In a classroom at one of the art schools I taught at a few years ago, there was a large wooden cabinet with many relatively small drawers. If you have ever been to an art school, you’ll know that with the exception of digital labs, facilities typically betray their frequent use (I’ll leave it at that). But unlike its surroundings, the cabinet was pristine. When using the classroom, I often found myself pulling out random drawers to look inside.
I knew what was inside: physical slides the types of which had been a part of the world of analogue photography before the general move to digital media. I’m old enough to remember the use of transparencies and slides in a classroom setting. As a teacher, I never used them; but when I was in school, I remember having to give presentations that involved such materials.
Inevitably, slides were iffy. Larger parts of the presentation time were spent on re-focussing the image on the screen. In retrospect, I miss the strange charm of the materials’ physical quirks: a slide would “pop” (caused by the projector’s heat), and you’d have to refocus. You also wouldn’t have to look for an adapter to connect things — maybe the time required to refocus slides has now gone into that often large chunk of time spent on looking for the correct adapter?
As time went on, the more often I found myself in that classroom, the less interested I was in looking at the cabinet. I knew what was inside. Mind you, I enjoyed the physicality of it all, and I enjoyed (and still enjoy) looking at photographs. But frankly, I found what was on display depressing: a very US centric assortment of predominantly white male photographers. This was what generations of photography students had been exposed to.
There now exists a publication that makes available a (different) full set of slides used for teaching. Entitled An Educational Archive of 2863 Slides, the book presents the images used by Dutch art historian Frido Troost who taught at Gerrit Rietveld Academie. With a few exceptions, nine slides (images) are presented per page, resulting in a 400 page book. While being fairly large, it’s printed on a relatively thin paper stock. The book handles well without being overly hefty, and the images are large enough to allow for good viewing.
In some ways, Educational Archive resembles Gerhard Richter’s Atlas (which, as far as I can tell, is now out of print). There might be an overlap in the audiences of both books: people who derive pleasure from seeing collections of images that were assembled by someone with a high degree of visual literacy. But Richter is an artist, not a historian. Maybe the Atlas to refer to would be Aby Warburg’s (full title: Mnemosyne Atlas). While I’m at it, I might as well mention Hannah Höch’s Album (sadly also out of print), compiled roughly at the same time as Warburg’s Atlas.
Educational Archive is indeed that, educational. There is an index at the end that lists the names of the artists for every slide (where such information was obtainable). The slides are organised in some fashion, but the organisation follows more loose principles. As a consequence, the viewer will end up having to make their own connections between the images, which, of course, cuts both ways: you’re not being guided, but you’re able to discover.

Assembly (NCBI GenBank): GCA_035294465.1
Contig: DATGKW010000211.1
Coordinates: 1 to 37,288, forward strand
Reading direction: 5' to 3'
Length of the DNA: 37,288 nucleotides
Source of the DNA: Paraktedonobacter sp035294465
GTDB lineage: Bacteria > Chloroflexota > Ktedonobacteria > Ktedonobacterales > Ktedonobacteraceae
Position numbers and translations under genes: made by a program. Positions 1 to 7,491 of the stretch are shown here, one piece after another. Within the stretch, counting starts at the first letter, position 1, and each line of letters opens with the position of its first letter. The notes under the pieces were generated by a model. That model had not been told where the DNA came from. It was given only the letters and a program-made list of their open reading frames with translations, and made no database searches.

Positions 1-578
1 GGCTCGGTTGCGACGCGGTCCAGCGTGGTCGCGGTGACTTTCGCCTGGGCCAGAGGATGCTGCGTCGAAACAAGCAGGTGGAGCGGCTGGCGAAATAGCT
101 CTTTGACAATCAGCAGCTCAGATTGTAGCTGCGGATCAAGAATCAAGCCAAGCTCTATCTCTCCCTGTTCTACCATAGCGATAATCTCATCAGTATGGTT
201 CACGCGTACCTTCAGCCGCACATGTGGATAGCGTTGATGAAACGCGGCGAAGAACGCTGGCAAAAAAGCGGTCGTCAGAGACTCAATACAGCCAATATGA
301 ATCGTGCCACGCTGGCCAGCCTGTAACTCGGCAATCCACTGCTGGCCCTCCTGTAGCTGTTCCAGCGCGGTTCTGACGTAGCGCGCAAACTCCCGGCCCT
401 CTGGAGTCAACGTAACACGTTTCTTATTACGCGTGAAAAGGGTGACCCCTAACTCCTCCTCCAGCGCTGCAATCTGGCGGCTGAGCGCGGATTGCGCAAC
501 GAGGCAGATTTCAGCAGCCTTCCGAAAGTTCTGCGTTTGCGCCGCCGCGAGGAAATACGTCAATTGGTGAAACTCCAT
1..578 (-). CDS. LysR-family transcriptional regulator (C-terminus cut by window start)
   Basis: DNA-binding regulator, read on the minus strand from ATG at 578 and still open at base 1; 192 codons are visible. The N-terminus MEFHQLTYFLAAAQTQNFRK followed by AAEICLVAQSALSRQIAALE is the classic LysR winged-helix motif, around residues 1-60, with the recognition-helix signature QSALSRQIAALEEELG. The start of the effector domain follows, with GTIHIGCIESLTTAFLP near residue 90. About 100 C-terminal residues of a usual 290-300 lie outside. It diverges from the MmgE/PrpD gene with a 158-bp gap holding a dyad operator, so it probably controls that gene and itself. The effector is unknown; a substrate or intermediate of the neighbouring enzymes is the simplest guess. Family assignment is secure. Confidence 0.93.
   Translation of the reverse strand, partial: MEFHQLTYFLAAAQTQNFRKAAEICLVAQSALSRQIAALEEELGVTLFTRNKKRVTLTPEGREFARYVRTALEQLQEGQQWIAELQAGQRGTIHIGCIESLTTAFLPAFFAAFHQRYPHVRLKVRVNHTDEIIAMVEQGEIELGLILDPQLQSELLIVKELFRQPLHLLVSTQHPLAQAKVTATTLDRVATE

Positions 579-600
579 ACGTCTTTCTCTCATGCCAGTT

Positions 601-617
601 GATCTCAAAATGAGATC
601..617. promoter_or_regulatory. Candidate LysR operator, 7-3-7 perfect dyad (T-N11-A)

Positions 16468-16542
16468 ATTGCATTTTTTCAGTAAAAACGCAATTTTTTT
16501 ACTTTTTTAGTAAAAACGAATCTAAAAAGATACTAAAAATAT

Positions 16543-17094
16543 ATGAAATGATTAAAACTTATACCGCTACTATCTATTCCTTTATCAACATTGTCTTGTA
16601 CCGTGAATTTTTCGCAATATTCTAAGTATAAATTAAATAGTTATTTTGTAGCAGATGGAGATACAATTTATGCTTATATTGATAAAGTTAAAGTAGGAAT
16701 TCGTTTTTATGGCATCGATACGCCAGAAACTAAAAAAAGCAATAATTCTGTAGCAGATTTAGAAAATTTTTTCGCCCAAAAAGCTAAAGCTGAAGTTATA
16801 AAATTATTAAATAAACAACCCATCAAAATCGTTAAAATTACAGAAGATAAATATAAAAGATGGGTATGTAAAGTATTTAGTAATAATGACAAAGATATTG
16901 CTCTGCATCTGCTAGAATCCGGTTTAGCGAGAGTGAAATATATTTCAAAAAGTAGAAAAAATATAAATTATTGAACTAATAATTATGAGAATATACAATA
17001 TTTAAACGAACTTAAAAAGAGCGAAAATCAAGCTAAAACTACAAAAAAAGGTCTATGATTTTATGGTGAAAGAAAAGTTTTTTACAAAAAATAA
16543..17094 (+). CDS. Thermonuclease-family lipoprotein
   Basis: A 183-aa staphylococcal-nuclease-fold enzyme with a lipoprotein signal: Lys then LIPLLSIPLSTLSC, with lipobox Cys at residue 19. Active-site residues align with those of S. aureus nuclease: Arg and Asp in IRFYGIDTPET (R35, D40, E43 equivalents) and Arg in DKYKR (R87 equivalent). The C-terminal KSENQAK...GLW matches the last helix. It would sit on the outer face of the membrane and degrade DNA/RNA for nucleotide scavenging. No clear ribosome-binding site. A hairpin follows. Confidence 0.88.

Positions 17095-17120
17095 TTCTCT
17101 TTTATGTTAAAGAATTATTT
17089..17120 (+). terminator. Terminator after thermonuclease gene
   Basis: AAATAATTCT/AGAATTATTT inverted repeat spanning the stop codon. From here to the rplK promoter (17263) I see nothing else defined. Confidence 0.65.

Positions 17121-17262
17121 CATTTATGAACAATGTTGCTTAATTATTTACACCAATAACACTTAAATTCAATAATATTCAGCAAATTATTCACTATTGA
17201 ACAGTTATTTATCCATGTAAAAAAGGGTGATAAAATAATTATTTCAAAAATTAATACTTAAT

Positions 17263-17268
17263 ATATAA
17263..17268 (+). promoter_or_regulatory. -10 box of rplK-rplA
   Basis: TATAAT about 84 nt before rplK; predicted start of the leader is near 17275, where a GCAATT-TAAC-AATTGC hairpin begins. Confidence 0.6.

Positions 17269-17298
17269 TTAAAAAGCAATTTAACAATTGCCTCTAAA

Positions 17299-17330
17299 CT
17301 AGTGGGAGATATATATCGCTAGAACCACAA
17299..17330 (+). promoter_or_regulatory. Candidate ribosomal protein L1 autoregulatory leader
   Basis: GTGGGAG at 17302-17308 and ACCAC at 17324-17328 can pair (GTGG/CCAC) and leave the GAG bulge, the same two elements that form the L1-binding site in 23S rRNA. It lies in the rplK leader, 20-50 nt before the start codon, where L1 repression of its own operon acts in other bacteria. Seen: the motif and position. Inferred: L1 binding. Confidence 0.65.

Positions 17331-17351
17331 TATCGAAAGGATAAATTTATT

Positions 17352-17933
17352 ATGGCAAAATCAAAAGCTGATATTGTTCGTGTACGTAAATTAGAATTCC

The scope of the imagery on display is a lot more diverse than what I encountered in the cabinet I spoke of above. As an art historian, Troost very obviously didn’t deal with only photography. But he also did not limit himself to the larger art context. The first few pages of the book show a large number of advertising: full pages from magazines showing ads for cigarettes or perfume. In fact, Troost often included more quotidian sources for his slides (as far as I can tell, the slides were made with a camera on a copy stand).
With this breadth of source imagery, Troost must have been ahead of the curve in his time. That said, in many other ways, he was not. Having seen the cigarette ads, I expected a much wider breadth of imagery in the areas dealing with photography in general. But there is ample material that runs along the lines of the male gaze or standard colonial photography.
I have no way of knowing how Troost used these materials in class. It’s possible that he discussed the male or colonial gaze critically. But I’m thinking that for such a discussion, one would need to complement the material with other images that either subvert such gazes or offer a very different way of showing the subject matter in question. Such material seems largely absent here.
This is not to say that there is no value in Educational Archive, quite on the contrary. Let’s face it, anyone dealing with aspects of visual education and/or literacy will inevitably fall short in the eyes of her or his later peers: visual literacy evolves through an increasing awareness of problems and restrictions and through changed perceptions of either what images show, what they show given a specific context, what they show based on who made them, etc. As easy as it might be to feel smug about the shortcomings of someone who came before you, always remember there will be people coming after you.
Thus, Educational Archive is a pointer of a time and place. Part of that pointing is done not only by what is stressed but especially by what is excluded. Visual literacy always includes being able to read clearly what exists and being able to read clearly what is not represented.
The breadth of what is included in the book for sure is a good starting point for many discussions. At some stage, though, these discussions would need to address what’s missing, why it’s missing, and how what’s missing can be rectified. Visual literacy is an endeavour, a practice — and not something set in stone forever.
An Educational Archive of 2863 Slides; images collected by Frido Troost; essay by David Campany; 400 pages; Art Paper Editions; 2020
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